The use of left ventricular assist devices (LVADs) for patients with heart failure has become widespread. Although cardiac transplantation is considered definitive therapy, shortage of donor hearts has led to the increasing use of LVADs as a bridge to transplant or final therapy devices [1, 2]. Patients with these devices increasingly present for non-cardiac procedures and are cared for by both cardiac and non-cardiac anesthesiologists [3]. The ability to perform non-cardiac operations in LVAD patients has progressed from minor superficial procedures to open abdominal surgery and subsequently to laparoscopic abdominal surgery [4,5,6,7,8]. The majority (> 95%) of LVADs implanted since 2010 are continuous flow devices, which create special hemodynamic considerations related to their sensitivity to preload and afterload conditions [9]. Potential adverse events in LVAD patients during anesthetic administration included suction events (i.e., LVAD flow exceeding available LV preload) which may precipitate ventricular arrythmia; however, there has been limited attention paid to the strategies of anesthetic and hemodynamic management employed in the care of these patients. We describe a case in which a patient with an LVAD underwent a robotic prostatectomy in the steep Trendelenburg position for treatment of prostate cancer and provide management detail not previously present in the literature. HIPAA authorization has been obtained from the patient.

Case description

A 66-year-old male patient with a HeartMate II model LVAD (Abbott Laboratories, Abbott Park, IL) 4 months postoperative from implant was planned for robotic prostatectomy for prostate cancer after multidisciplinary oncologic case discussion, with a goal for a surgical cure in order to obtain candidacy for heart transplantation. His past medical history included viral cardiomyopathy with severe left ventricular dysfunction (EF 20%), ventricular tachycardia status post-implanted cardiac defibrillator (ICD), stage 2 chronic kidney disease, and hypertension.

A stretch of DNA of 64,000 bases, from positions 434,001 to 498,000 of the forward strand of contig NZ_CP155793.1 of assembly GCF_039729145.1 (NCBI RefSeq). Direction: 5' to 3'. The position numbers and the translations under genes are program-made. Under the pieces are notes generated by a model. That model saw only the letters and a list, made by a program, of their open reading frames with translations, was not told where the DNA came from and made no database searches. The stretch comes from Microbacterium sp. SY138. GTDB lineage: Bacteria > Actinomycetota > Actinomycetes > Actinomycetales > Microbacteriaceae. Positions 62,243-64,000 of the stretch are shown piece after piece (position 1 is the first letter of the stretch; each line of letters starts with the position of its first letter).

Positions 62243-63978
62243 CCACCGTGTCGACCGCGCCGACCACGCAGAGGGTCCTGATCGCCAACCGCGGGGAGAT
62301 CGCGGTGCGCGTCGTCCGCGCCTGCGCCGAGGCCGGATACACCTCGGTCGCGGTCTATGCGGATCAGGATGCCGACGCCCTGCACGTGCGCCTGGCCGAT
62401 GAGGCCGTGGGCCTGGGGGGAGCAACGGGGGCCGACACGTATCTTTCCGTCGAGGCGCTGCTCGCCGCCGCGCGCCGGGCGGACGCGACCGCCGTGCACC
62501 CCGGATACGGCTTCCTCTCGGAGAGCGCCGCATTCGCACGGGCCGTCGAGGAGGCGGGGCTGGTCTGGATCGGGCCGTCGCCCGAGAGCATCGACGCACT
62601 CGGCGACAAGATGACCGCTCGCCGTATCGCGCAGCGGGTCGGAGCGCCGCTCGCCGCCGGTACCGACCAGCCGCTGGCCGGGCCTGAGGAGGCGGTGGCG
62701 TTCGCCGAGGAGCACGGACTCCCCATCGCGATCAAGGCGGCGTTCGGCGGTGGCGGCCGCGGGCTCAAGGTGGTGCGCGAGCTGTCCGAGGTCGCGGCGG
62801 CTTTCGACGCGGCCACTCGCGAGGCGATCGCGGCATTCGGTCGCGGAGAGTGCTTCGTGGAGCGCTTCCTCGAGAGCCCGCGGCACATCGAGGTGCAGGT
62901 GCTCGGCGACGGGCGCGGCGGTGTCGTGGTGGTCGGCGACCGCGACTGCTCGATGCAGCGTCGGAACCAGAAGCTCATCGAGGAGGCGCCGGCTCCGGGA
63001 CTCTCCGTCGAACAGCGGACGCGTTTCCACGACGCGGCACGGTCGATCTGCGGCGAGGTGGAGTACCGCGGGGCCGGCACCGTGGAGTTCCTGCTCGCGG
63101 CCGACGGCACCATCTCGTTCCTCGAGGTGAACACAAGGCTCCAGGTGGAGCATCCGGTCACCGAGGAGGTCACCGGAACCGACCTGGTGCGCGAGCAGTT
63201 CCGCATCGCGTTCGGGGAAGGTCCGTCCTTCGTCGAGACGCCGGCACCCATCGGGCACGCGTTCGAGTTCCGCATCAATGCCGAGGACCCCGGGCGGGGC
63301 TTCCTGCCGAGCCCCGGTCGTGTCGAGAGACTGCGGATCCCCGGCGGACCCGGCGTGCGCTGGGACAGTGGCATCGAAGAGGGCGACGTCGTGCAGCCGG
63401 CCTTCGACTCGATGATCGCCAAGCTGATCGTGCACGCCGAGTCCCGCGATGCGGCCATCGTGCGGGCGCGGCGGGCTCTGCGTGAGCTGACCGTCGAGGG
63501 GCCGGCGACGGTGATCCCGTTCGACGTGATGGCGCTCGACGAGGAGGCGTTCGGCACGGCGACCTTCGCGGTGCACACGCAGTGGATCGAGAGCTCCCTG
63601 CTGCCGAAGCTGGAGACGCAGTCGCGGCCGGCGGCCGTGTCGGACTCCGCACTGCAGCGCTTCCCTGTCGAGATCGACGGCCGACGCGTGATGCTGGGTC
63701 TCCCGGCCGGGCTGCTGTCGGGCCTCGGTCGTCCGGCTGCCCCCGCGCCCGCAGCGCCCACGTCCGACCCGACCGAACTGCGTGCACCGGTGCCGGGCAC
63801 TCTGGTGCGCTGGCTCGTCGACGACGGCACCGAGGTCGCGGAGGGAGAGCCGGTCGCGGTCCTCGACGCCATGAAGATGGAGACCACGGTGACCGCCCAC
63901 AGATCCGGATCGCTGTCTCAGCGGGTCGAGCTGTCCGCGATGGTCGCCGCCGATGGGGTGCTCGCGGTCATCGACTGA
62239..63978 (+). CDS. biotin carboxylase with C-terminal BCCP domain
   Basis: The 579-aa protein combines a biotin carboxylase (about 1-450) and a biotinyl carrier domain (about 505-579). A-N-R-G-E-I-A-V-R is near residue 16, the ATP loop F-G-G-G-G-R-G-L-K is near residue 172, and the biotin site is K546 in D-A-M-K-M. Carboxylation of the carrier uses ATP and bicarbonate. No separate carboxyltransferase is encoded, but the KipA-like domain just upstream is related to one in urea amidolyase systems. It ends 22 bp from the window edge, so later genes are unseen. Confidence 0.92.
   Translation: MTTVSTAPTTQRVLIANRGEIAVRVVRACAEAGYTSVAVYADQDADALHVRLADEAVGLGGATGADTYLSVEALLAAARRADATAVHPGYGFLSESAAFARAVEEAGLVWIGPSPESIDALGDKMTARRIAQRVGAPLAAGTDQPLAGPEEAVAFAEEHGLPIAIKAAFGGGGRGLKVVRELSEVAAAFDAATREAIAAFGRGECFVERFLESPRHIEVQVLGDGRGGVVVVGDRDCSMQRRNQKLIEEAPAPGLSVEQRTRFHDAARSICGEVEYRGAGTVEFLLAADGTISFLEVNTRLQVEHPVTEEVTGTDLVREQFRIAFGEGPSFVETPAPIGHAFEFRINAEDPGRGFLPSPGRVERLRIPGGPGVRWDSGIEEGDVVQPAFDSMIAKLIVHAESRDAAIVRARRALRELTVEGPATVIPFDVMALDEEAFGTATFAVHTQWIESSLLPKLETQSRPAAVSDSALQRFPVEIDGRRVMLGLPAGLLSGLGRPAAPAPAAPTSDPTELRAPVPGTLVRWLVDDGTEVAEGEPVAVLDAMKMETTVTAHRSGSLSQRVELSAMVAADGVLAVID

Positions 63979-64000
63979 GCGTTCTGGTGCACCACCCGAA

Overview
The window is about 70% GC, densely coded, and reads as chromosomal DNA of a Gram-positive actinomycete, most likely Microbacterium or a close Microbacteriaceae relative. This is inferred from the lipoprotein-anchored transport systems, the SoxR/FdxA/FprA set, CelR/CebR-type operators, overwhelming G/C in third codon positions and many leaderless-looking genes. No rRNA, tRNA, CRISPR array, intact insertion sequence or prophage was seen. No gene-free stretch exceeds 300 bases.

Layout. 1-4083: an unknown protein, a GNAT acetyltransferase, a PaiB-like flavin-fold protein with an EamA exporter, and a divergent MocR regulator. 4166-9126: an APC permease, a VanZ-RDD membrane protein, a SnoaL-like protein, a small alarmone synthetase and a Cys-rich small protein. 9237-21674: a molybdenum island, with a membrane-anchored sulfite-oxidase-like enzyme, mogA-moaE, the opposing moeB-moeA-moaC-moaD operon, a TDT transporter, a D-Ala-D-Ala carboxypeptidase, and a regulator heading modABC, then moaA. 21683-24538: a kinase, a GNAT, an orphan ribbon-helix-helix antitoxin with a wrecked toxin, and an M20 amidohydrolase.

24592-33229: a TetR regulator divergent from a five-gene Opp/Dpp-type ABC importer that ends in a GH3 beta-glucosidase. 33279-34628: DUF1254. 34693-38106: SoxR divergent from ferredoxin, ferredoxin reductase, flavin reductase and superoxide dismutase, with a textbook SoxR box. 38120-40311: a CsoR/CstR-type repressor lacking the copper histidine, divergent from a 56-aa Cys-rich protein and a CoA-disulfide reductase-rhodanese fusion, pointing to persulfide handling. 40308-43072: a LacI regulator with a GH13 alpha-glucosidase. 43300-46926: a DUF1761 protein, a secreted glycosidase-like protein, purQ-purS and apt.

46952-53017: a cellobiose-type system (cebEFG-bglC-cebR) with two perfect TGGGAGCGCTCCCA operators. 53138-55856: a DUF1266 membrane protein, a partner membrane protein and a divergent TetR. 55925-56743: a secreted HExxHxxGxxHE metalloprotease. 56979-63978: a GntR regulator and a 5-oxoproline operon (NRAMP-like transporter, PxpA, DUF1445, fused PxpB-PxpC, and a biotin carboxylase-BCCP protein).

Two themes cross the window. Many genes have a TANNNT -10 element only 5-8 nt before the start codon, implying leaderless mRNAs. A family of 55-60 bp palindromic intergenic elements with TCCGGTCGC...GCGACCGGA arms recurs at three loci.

Preoperative evaluation with a ramp transthoracic echocardiogram (TTE) demonstrated an optimal pump speed of 5300 revolutions per minute (RPM). This type of TTE is a protocolized assessment of LVAD operation during which continuous evaluation of the heart is used to determine an optimal RPM at which the patient’s ventricular function, aortic opening, and cardiac output are optimal [10]. The TTE showed minimal left ventricular contraction, mild aortic insufficiency with preserved valve opening approximately every 2–3 beats, moderate right ventricular dysfunction, mild tricuspid regurgitation, and no mitral regurgitation. He was admitted to the hospital the night prior to the procedure for LVAD interrogation, which showed flow rate 4.2 L/min, speed 5300 RPM, pulsatility index (PI) 4.5, and power 3.9 W. Pulsatility index is a dimensionless measure of left ventricle (LV) contribution to cardiac output as it describes how pulsatile flow through the pump is at a given time. PI is dependent on the relationship between the pressure generated by the LV and the pressure generated by the LVAD. In a state with low pulsatility index, the left ventricle does not generate a pressure sufficient to exceed aortic root pressure and therefore results in the aortic valve not opening during systole with low PI. ICD interrogation showed no recent VT events, VT threshold at 170 beats per minute with anti-tachycardia pacing available, 10 years battery life, and less than 0.1% ventricular pacing. Anticoagulation was managed with warfarin, physical exam was unremarkable given his past medical history, and electrocardiogram showed normal sinus rhythm.

Warfarin was held the night prior to the surgery. On the morning of prostatectomy, prothrombin international normalized ratio (INR) resulted as 3.2. He was given prothrombin complex concentrate (PCC; CSL Behring, King of Prussia, PA). PT-INR was again drawn upon arrival in the operating room and resulted at 1.4.